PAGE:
A federal strategy to preserve threatened trout could conflict with provincial coal leases in the Eastern Slopes of the Rockies. (Black Press file photo).

A federal strategy to preserve threatened trout could conflict with provincial coal leases in the Eastern Slopes of the Rockies. (Black Press file photo).

Federal regulations could save Alberta’s bull trout by shutting down mining plans, says biologist

Ottawa’s new strategy identifies a 30-metre protected area along rivers and streams

New federal protections to spur bull trout recovery should shut down provincial coal mining plans for the Nordegg area and southern portion of the Eastern Slopes, says a central Alberta fisheries biologist.

Vance Buchwald is buoyed by the federal government’s recent approval of the plan ‘Recovery Strategy for the Bull Trout, Saskatchewan-Nelson Rivers populations, in Canada’ — and especially its critical habitat component.

The retired provincial fisheries biologist is cautiously optimistic this new strategy — which expands the area considered to be critical habitat — will give ecologists a valuable tool to fight future strip-mining operations in the Eastern Slopes.

Buchwald, who lives in Nordegg, said “critical habitat” is not just defined as where fish reside — but now also includes all waters upstream that could become contaminated by human activity and spoil downstream habitat for these endangered or threatened species.

Bull Trout are considered threatened under the federal Species at Risk Act.

New federal provisions in the Recovery Strategy for the Bull Trout also identify a 30-metre wide strip of protected area along the shores of rivers and streams. Buchwald said this is a big change from previous federal regulations, which varied the protected strip along water courses from five to 100 metres.

Now that Ottawa’s new trout recovery plan defines a 30-metre buffer, Buchwald believes the province must make provisions for this, and give smaller streams more protection from logging — as well as mining operations.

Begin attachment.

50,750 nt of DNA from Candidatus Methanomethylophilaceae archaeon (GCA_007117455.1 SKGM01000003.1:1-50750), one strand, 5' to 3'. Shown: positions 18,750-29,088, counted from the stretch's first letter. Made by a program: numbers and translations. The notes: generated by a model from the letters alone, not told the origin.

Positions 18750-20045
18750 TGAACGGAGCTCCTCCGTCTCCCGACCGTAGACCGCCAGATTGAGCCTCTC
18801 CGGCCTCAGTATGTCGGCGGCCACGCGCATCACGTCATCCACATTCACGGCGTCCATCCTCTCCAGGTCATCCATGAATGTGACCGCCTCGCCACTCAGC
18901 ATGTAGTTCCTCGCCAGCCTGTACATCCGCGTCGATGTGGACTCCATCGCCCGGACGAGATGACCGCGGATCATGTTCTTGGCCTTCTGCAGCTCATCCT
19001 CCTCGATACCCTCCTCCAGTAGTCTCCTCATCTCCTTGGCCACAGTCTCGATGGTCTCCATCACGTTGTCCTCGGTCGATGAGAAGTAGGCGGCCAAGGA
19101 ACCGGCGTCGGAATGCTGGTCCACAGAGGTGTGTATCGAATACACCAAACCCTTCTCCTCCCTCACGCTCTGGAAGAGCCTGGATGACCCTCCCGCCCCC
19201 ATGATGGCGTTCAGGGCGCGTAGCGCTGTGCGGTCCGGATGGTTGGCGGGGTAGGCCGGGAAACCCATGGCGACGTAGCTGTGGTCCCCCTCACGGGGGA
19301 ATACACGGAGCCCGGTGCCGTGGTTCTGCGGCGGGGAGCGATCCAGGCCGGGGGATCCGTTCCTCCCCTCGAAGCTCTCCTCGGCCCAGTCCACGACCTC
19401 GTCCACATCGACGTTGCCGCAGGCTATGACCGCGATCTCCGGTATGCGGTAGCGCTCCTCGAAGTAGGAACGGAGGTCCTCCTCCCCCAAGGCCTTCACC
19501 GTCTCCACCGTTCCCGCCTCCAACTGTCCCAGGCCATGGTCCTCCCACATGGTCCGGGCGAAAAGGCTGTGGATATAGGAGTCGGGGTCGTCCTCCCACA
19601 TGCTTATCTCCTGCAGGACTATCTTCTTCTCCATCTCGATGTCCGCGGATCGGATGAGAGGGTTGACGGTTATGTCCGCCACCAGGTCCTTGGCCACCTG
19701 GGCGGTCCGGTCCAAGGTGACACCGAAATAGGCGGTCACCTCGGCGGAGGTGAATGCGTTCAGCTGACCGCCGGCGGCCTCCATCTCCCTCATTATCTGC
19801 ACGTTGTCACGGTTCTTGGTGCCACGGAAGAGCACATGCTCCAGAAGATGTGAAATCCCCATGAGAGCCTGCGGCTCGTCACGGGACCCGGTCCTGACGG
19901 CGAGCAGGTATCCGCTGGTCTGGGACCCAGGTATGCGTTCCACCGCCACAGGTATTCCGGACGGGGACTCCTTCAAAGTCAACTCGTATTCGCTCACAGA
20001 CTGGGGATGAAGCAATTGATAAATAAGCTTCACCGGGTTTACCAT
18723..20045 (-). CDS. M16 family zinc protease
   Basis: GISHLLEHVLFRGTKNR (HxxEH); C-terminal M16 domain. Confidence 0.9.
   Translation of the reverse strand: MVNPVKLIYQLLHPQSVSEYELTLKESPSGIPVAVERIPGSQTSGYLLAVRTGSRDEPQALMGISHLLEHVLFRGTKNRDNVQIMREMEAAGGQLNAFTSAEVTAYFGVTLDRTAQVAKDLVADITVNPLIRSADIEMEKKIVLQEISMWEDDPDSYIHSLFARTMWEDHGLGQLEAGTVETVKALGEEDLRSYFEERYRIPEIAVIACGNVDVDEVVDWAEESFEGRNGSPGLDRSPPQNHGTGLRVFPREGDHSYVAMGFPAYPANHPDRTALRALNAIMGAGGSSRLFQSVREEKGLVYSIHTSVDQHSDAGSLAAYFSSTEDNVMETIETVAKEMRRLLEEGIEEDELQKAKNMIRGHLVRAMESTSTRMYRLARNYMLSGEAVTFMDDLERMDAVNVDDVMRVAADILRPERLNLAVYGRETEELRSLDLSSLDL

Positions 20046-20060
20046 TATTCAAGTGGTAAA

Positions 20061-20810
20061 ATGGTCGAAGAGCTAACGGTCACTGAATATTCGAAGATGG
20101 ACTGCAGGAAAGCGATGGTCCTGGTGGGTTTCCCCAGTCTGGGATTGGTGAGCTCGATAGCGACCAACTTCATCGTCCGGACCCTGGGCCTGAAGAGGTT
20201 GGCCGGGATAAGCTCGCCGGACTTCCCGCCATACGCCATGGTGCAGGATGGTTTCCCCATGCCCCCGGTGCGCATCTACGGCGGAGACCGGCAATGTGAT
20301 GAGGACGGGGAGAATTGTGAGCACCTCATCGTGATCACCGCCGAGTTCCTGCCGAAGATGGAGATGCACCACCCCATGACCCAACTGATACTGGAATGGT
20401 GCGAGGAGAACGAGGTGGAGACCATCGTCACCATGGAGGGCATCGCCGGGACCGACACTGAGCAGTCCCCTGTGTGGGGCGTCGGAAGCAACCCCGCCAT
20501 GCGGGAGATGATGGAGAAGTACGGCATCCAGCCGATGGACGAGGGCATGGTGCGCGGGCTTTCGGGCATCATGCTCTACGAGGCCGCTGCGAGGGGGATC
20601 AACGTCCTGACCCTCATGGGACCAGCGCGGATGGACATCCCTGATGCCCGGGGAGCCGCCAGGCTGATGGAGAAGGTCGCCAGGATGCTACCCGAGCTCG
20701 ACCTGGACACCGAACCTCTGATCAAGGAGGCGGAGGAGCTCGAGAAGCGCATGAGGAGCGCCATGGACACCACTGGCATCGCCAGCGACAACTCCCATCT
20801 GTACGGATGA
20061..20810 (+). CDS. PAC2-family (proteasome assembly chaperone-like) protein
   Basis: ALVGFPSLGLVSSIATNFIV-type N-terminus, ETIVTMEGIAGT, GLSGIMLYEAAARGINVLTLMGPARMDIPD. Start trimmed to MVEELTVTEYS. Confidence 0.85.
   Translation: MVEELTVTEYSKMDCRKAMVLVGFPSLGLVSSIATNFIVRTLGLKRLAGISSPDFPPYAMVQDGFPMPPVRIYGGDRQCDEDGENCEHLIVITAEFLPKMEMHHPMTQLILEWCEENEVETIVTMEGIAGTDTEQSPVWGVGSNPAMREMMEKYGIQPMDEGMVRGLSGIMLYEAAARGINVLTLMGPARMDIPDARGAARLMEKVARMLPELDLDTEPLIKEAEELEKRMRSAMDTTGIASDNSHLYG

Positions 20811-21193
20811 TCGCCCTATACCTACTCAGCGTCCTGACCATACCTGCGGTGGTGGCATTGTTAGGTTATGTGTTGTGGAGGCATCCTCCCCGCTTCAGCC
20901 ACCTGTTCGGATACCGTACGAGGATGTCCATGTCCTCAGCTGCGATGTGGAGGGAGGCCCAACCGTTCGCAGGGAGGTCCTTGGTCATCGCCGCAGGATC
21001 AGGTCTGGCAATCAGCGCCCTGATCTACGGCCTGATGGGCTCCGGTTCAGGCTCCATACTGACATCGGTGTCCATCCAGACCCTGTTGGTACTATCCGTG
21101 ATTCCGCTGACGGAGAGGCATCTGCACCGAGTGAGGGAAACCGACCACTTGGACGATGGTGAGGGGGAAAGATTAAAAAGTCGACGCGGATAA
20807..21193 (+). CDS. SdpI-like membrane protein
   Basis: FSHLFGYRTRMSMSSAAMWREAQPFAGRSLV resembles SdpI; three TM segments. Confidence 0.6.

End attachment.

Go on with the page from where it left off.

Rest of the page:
He noted both the Species at Risk Act and the Fisheries Act takes precedence over provincial legislation.

While the right to manage fish was transferred from the federal to the provincial government in the 1930 Alberta Natural Resources Act, he maintains the federal government never gave up all of its rights regarding fish habitat, according to provisions in the Fisheries Act.

Many Alberta conservationists are eager to see some level of government put a permanent stop to future strip mining plans on the Eastern Slopes, but Buchwald tells them it’s a waiting game.

He believes it will take time for both levels of government to resolve the matter as their plans — preserving fish habitat, versus future coal mining development — are at cross purposes.

Alberta Environment, Alberta Energy and the Alberta Energy Regulator were not immediately available for comment Wednesday.

Buchwald said conservationists are awaiting a decision from a federal-provincial review panel on the Grassy Mountain proposed coal mine in the Crowsnest Pass. The project would also be near bull trout habitat. The decision is expected in June.

Albertans can have a say on the government coal policy until Friday by going to the online survey at https://www.alberta.ca/coal-policy-engagement.aspx.


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